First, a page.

NAICOM Orders Micro-Insurers to deposit a minimum 10% capital with CBN

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By Ayinde Oluseye

Prospective micro-insurers must maintain a statutory deposit of 10 percent of the minimum capital requirement with the Central Bank of Nigeria, CBN according to the revised micro-insurance guideline released last week by the National Insurance Commission, NAICOM.
The guidelines stated, “A micro-insurer shall maintain with the Central Bank of Nigeria a statutory deposit of 10 percent of the minimum capital requirement.
The Commission also stipulated liquidity benchmarks for micro-insurers, saying: “A unit micro-insurer shall, in respect of its insurance business in Nigeria, maintain at all times a 50 percent liquidity margin being the excess of the value of its admissible current assets in Nigeria over its current liabilities in Nigeria.
“A state micro-insurer shall, in respect of its insurance business in Nigeria, maintain at all times a 35 percent liquidity margin being the excess of the value of its admissible current assets in Nigeria over its current liabilities in Nigeria.
“A national micro-insurer shall, in respect of its insurance business in Nigeria, maintain at all times a 25 per cent liquidity margin being the excess of the value of its admissible current assets in Nigeria over its current liabilities in Nigeria.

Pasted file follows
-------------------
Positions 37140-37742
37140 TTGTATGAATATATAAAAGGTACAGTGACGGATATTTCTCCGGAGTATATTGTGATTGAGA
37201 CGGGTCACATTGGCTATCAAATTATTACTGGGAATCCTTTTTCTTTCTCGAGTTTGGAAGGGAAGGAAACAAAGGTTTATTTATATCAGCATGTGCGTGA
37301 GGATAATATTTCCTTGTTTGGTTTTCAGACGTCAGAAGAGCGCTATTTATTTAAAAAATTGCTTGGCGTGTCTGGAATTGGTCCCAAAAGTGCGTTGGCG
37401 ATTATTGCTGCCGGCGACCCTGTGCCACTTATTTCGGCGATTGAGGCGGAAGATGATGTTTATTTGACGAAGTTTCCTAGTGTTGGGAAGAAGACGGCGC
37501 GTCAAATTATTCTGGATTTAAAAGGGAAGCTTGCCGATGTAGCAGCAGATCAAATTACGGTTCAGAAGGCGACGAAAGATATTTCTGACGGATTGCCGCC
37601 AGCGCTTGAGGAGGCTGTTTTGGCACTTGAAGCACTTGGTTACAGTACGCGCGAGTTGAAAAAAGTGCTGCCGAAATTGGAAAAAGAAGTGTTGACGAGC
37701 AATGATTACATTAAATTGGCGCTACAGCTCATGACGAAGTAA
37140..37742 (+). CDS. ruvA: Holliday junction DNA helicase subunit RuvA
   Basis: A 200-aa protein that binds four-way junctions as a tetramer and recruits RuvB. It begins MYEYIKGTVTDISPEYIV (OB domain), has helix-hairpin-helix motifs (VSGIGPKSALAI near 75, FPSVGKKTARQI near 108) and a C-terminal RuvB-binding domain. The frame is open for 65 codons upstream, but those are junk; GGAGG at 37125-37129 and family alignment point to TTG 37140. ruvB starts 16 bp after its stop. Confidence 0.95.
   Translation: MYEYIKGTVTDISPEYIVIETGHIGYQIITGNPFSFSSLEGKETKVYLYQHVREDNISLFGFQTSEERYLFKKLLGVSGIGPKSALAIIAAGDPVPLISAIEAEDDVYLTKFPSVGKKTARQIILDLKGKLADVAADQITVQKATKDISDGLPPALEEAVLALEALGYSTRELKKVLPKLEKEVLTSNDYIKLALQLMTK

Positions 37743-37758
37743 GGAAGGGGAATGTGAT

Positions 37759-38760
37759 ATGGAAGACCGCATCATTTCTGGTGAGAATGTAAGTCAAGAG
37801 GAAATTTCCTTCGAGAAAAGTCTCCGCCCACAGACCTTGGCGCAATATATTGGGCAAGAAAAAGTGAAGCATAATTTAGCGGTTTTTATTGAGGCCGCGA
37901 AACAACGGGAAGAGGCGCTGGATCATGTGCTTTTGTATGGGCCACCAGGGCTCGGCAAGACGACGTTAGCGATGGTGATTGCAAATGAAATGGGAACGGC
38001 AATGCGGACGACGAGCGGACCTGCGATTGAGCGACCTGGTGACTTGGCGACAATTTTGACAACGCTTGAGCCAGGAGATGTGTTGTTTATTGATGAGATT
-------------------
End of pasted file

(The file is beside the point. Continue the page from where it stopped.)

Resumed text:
“A micro-insurer transacting any class of micro-insurance business shall in respect of its life business once in every period of five years cause an investigation to be made into its financial position by an actuary appointed or secured by the micro-insurer.
The investigation shall include: a valuation of assets and liabilities of the micro-insurer; determination of any excess over those liabilities of the admissible assets representing the funds maintained by the micro-insurer; for the purpose of this investigation, the value of any asset and the amount of liability shall be determined in accordance with applicable valuation regulations.”
Also, NAICOM mandated micro-insurers to conduct a Know-Your-Customer, KYC, check on every prospective customer to confront issues of impersonation and other fraudulent acts in the insurance industry even as it gave out standard commission rates that insurance brokers should charge for every class of business to prevent irresponsible and indiscriminate charges.
While stating that the KYC will reduce the risk of frauds, the regulator mandated brokers to charge five per cent for single premium policies and 15 percent for non-single premium policies throughout the premium payment period. For non-life insurance business, fifteen per cent of the premium shall be charged.
“The Commission may in line with extant laws prescribe the rate of commission from time to time”, NAICOM stated.